The raids in Camden Town last year knocked down the doors of 37 homes and arrested 25 people, and we support police work that tackles drug dealing networks and makes young people safer. But we also need to recognise there is a community role for our police.
There is distrust between the police and many young people, connected to historic racism, a lack of representation and continuing disproportionality in stop-and-search, arrests, and criminalisation of vulnerable young people.
Our police are community leaders, and should have a role in raising our young people, not just policing them.
And underlying it all is a lack of hope and connection. It’s easy to feel powerless in the face of all of these challenges.
But the alternative is to accept that it is part of our society that young lives will be lost on our streets and we can never do that.
In Camden we are seeking to take a community, public health approach. Over the last year we have placed youth and family workers in police stations working with young people as soon as they are arrested.
New Horizon Youth Centre are now working with clinical psychologists and key workers to support young people on a weekly basis in prisons and make sure they have housing and employment when they leave.
Youth workers from Red Thread will be working at UCL Hospital to support young people who come in with injuries however small. Police, youth workers and schools are adopting psychologically informed practice to create environments that nurture young people who’ve experienced significant trauma. T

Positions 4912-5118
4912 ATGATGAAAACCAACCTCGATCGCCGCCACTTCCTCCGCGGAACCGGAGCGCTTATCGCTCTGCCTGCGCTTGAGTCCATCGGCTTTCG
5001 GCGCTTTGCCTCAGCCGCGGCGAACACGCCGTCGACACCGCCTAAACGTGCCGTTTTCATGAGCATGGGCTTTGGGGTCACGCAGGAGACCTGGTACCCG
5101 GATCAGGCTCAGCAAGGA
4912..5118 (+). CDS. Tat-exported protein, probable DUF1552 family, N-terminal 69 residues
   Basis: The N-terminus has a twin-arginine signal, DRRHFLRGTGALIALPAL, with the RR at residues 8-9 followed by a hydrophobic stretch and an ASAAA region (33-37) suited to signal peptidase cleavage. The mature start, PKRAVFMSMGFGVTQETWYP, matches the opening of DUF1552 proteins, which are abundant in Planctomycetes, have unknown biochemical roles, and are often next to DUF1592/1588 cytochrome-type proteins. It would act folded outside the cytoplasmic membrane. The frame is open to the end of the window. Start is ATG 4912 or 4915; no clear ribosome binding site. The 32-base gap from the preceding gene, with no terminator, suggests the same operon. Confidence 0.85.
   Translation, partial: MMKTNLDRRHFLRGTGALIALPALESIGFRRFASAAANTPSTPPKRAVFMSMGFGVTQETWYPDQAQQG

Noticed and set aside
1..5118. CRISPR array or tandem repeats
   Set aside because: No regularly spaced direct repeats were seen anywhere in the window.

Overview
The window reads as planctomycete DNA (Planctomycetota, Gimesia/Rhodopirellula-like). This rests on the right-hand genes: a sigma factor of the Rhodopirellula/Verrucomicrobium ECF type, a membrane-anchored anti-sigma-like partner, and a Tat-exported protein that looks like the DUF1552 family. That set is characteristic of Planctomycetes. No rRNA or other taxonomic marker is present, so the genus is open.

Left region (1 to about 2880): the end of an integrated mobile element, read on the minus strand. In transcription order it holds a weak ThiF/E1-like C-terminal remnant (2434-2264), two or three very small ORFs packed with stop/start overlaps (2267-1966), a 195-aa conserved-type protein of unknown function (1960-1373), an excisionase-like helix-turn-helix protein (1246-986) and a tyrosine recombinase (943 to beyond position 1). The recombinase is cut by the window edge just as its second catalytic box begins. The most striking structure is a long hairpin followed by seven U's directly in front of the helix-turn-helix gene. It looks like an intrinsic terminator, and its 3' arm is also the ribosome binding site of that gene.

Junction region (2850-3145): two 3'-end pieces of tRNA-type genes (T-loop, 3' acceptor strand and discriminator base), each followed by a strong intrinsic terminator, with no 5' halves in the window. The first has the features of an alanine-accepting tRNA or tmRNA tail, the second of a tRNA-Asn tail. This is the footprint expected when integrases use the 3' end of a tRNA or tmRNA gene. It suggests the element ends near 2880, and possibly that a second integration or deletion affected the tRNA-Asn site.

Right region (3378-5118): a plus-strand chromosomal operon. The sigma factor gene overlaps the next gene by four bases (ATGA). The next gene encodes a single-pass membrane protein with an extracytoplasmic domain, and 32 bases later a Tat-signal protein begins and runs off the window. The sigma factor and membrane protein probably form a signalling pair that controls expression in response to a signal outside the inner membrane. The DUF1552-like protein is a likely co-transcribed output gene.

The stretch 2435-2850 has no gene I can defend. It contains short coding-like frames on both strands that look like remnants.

here have been over 40 applications to our £500,000 youth safety fund which will help communities develop their own solutions from the ground up.
We can’t define young people through violence and we need to enable the creativity, energy and inspiration they have to offer.
There are powerful role models like Mo, who has just won a grant of £98,000 from the HS2 fund to expand his Climb-It Academy to give young people involved in criminality a route out through entrepreneurship.
We run 11 youth projects in Camden, and fund a further 14 in community organisations, and we have committed to continue to fund these and other projects that give our young people somewhere to play, learn and socialise.
Camden has also pledged over £10million for our play services over the next five years. But we are clear that there is more that needs to be done and another life lost on our streets is an urgent and tragic reminder.
The message from our community is we need to be faster to respond to local concerns and Camden Council is now setting up a violence reduction team to lead that response. But we will need the whole community to work together to meet this challenge.
A friend who used to be heavily involved in gang life in another part of the capital once told me that the change for him was the meaning of love.
Love had meant shedding blood for your brother but the open hearted kindness of someone from his community changed that; love took on a new meaning. As a community I hope we can find the love and connection that can transform young lives.
As one mother said to me after a stabbing, “in Somalia we say it takes a village to raise our child”. Our village in Camden is every race and religion and we have to raise our young people together.